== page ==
Microsoft has already run crying to Washington over this, and with some limited effect. Certain quarters in Washington are already muttering darkly about Google's position and the need to 'do something'. But Google will survive, and there is nothing that Microsoft will be able to do except adapt or die.

    If anything, the ensuing competition will force Microsoft to slim down; after all, what normal company could have survived the PR disaster of the XBox 360's RROD and the subsequent billions it's had to charge off to clean up that mess? The only reason to keep the XBox is to turn it into the home entertainment hub, serving up diverse entertainment far beyond game playing. If anything, the XBox would be Microsoft's counter-weight to Google OS on netbooks. And that's what our Dear Leaders in Washington need to understand before they make Microsoft an even more entrenched monopoly than it currently is. Beware Unintended Consequences.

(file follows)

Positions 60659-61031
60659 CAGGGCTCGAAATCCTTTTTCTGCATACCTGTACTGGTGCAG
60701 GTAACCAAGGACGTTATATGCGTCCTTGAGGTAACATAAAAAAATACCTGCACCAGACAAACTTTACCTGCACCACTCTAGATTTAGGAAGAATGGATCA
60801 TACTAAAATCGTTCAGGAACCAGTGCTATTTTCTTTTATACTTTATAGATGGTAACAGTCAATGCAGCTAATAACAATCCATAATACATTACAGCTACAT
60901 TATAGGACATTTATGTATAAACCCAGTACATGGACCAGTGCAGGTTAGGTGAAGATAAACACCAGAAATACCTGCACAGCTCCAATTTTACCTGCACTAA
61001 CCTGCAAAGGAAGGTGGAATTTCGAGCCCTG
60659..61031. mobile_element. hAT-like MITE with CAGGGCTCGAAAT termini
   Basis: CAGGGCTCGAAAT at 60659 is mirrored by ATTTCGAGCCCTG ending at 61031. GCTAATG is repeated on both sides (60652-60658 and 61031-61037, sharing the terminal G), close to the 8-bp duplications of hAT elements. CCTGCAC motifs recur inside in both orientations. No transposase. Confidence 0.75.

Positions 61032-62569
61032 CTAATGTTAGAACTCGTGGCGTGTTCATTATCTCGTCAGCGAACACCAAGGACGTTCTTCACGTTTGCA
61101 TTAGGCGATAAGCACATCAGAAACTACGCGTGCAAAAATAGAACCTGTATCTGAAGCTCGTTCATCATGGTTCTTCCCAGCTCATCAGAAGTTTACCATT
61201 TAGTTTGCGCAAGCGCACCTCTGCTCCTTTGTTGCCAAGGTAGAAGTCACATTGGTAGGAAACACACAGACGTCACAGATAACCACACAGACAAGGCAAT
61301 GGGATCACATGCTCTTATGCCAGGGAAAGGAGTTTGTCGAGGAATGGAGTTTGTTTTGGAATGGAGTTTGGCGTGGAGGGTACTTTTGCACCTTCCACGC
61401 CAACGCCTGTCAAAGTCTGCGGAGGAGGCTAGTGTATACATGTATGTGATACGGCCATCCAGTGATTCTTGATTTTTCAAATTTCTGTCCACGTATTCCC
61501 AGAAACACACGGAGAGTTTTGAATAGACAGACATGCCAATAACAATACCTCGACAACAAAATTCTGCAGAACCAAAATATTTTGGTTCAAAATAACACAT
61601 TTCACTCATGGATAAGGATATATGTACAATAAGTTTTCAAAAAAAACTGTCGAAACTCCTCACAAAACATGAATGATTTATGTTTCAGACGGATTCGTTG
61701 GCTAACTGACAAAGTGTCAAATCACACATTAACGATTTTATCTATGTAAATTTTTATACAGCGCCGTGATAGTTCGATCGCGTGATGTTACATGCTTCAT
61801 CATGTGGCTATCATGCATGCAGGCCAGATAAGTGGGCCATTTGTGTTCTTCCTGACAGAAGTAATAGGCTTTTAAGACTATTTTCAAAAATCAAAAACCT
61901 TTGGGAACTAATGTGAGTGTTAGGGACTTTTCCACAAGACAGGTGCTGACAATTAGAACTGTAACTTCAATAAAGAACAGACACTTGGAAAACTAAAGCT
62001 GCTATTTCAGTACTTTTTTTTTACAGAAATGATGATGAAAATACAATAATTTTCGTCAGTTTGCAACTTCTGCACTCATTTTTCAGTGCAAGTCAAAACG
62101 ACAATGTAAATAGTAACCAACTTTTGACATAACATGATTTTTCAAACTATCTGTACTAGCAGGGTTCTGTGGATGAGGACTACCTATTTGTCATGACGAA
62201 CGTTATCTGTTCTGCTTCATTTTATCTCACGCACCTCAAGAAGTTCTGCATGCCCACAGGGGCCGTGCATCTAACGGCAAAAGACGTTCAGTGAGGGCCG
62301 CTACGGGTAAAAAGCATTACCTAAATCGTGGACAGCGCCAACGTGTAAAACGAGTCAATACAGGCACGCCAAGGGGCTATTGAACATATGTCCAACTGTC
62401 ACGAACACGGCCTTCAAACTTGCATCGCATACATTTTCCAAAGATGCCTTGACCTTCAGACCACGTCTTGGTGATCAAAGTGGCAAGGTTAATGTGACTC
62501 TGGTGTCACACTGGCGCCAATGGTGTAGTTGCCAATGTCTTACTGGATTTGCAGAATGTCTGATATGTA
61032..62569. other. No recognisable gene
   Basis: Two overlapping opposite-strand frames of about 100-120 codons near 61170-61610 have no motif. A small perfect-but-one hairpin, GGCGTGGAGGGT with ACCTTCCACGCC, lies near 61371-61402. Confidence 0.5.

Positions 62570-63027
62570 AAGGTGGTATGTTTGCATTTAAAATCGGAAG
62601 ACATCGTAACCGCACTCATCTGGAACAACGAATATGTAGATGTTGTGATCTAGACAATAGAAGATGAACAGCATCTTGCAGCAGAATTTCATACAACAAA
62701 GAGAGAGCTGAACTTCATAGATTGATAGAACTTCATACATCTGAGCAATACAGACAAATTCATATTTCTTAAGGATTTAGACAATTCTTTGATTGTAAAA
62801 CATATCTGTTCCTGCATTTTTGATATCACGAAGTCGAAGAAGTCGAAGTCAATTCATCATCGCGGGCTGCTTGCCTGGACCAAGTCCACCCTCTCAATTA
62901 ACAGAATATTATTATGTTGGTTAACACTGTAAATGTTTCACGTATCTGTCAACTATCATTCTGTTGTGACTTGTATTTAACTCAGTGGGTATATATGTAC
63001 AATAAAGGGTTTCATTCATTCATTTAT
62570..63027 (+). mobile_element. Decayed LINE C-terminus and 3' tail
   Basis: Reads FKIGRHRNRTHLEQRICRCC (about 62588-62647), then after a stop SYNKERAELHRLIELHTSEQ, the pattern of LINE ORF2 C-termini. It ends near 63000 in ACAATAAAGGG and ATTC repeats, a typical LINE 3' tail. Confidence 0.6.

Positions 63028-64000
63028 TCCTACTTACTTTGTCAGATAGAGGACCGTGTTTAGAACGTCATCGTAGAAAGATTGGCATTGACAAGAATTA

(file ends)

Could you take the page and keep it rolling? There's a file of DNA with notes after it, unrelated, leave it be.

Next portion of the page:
3. Apple will be marginalized in yet another market. Apple is a monopoly in the on-line music space, but that is a very narrow vertical market compared to what Google could provide with the Google OS on a netbook. And with a Mac OS native version of Chrome, anyone with a Mac could ride the Google train.

    Google doesn't need Apple, Apple needs Google simply because Google has been working on the network infrastructure since its inception. Apple may attempt to compete with Google with its own offerings, and it may have limited success, but it won't stop the Google juggernaut.